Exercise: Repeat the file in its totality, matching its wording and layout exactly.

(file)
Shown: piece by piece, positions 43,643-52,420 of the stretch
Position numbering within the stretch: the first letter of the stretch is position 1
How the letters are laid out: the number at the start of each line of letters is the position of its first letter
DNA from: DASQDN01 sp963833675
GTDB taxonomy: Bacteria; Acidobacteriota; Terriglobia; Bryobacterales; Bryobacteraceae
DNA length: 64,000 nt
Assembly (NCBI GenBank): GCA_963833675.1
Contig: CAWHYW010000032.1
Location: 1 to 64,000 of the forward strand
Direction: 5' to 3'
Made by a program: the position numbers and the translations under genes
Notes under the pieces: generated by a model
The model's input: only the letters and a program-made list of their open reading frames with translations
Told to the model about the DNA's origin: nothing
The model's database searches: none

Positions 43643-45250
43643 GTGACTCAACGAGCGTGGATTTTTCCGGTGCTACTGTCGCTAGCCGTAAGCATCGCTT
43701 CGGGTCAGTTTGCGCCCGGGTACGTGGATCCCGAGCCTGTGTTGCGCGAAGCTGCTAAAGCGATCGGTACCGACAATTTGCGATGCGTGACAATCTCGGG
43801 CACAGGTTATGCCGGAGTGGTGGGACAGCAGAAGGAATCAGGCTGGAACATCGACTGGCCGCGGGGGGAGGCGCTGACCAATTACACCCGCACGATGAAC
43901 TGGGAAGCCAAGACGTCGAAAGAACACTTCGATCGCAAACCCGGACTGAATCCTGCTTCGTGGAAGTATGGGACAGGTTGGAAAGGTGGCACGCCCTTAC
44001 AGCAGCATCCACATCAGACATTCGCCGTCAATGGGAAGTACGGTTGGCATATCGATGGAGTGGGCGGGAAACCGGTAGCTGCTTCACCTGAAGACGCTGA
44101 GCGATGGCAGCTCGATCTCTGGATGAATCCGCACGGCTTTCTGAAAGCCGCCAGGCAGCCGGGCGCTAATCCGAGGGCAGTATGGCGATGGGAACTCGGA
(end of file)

Shown: piece by piece, positions 43,643-52,420 of the stretch
Position numbering within the stretch: the first letter of the stretch is position 1
How the letters are laid out: the number at the start of each line of letters is the position of its first letter
DNA from: DASQDN01 sp963833675
GTDB taxonomy: Bacteria; Acidobacteriota; Terriglobia; Bryobacterales; Bryobacteraceae
DNA length: 64,000 nt
Assembly (NCBI GenBank): GCA_963833675.1
Contig: CAWHYW010000032.1
Location: 1 to 64,000 of the forward strand
Direction: 5' to 3'
Made by a program: the position numbers and the translations under genes
Notes under the pieces: generated by a model
The model's input: only the letters and a program-made list of their open reading frames with translations
Told to the model about the DNA's origin: nothing
The model's database searches: none

Positions 43643-45250
43643 GTGACTCAACGAGCGTGGATTTTTCCGGTGCTACTGTCGCTAGCCGTAAGCATCGCTT
43701 CGGGTCAGTTTGCGCCCGGGTACGTGGATCCCGAGCCTGTGTTGCGCGAAGCTGCTAAAGCGATCGGTACCGACAATTTGCGATGCGTGACAATCTCGGG
43801 CACAGGTTATGCCGGAGTGGTGGGACAGCAGAAGGAATCAGGCTGGAACATCGACTGGCCGCGGGGGGAGGCGCTGACCAATTACACCCGCACGATGAAC
43901 TGGGAAGCCAAGACGTCGAAAGAACACTTCGATCGCAAACCCGGACTGAATCCTGCTTCGTGGAAGTATGGGACAGGTTGGAAAGGTGGCACGCCCTTAC
44001 AGCAGCATCCACATCAGACATTCGCCGTCAATGGGAAGTACGGTTGGCATATCGATGGAGTGGGCGGGAAACCGGTAGCTGCTTCACCTGAAGACGCTGA
44101 GCGATGGCAGCTCGATCTCTGGATGAATCCGCACGGCTTTCTGAAAGCCGCCAGGCAGCCGGGCGCTAATCCGAGGGCAGTATGGCGATGGGAACTCGGA